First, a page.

- Thread starter
- #1

I was just wondering why the subsets must be nonempty. Is it just convention/convenient or is it because it would violate something else?

Thanks!

- Thread starter Ragnarok
- Start date

- Thread starter
- #1

I was just wondering why the subsets must be nonempty. Is it just convention/convenient or is it because it would violate something else?

Thanks!

- Mar 10, 2012

- 834

I think it's just a matter of definition.

I was just wondering why the subsets must be nonempty. Is it just convention/convenient or is it because it would violate something else?

Thanks!

Certainly, if you don't follow this, many results about partitions will need to be tweaked.

There is nothing mathematically wrong in including the empty set also when considering partitions but that is not how it has been done.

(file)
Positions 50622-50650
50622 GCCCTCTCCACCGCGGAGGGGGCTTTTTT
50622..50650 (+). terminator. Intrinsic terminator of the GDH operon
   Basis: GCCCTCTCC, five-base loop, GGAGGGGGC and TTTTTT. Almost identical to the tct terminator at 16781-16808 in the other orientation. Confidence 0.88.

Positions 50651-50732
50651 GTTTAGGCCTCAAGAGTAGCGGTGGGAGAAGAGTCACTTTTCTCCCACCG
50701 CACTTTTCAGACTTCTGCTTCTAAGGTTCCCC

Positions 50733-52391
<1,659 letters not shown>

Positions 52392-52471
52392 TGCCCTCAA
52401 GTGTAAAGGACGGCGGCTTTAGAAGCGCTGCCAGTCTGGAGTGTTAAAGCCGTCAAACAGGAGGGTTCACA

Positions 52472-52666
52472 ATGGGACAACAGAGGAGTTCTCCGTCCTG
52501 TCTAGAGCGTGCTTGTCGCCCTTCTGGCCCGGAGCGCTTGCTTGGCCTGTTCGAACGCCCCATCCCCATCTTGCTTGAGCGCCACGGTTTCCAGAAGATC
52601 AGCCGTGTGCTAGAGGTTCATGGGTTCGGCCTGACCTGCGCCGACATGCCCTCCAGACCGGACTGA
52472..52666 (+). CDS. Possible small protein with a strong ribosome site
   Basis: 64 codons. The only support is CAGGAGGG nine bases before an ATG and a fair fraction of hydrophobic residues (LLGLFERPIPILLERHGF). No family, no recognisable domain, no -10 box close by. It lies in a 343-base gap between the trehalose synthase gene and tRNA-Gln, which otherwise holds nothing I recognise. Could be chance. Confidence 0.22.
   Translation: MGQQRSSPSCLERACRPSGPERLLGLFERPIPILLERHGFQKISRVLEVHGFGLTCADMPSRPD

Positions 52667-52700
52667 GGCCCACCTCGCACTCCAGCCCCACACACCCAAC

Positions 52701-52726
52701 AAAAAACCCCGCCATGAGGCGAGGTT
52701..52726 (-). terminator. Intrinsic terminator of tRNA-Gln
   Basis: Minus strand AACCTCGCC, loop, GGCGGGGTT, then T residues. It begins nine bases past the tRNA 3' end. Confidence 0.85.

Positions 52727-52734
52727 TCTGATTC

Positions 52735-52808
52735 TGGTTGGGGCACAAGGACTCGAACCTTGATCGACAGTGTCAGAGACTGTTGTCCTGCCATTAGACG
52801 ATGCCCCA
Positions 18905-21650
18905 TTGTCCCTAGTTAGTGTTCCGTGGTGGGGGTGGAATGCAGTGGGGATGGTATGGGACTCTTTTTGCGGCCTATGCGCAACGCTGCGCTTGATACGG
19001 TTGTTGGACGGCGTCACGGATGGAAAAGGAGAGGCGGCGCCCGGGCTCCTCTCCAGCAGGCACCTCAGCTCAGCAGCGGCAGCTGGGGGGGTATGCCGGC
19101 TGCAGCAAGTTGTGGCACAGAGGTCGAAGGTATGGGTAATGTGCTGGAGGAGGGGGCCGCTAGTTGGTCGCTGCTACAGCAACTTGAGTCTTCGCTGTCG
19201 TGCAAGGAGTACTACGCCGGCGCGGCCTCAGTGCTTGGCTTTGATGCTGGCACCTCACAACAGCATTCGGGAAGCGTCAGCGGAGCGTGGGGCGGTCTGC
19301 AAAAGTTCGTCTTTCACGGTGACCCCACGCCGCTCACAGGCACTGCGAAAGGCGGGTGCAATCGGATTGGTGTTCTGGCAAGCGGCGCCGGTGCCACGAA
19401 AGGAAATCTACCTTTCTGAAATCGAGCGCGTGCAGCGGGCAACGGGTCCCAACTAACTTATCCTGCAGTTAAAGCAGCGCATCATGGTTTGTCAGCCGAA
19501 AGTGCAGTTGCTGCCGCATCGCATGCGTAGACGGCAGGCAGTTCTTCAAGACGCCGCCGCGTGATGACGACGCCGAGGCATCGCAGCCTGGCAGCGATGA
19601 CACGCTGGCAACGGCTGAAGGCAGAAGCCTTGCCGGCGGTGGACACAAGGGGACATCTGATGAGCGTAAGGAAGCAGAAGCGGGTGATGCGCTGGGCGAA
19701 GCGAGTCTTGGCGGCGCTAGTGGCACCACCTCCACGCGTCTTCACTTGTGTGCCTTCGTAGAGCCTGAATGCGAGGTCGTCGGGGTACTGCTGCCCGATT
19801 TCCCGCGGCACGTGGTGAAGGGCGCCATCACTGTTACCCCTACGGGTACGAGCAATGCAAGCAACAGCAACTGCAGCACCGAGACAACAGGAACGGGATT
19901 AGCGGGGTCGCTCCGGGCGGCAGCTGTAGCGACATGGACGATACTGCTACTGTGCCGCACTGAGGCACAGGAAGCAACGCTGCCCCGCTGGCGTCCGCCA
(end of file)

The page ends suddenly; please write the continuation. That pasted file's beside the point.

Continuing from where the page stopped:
- Feb 15, 2012

- 1,967

It is sometimes useful to consider partitions of the empty set itself; intuitively one feels that this partition should be unique, which is only possible if there are NO possible empty sets in a partition (convince yourself that this indeed comprises the only partition possible in the definition you gave for an empty set X).

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- #5

- Mar 5, 2012

- 8,999

For that to work, we need to be able to define a limit where the partition becomes infinitely fine grained, meaning each subset in the partition should be of size greater than or equal to $\varepsilon >0$.

In other words: not empty.

- Feb 15, 2012

- 1,967

Wrong kind of partition: the kind the OP is talking about might be a partition into singleton subsets, which would be fine....but such a partition would be rather unsuitable for integration.

For that to work, we need to be able to define a limit where the partition becomes infinitely fine grained, meaning each subset in the partition should be of size greater than or equal to $\varepsilon >0$.

In other words: not empty.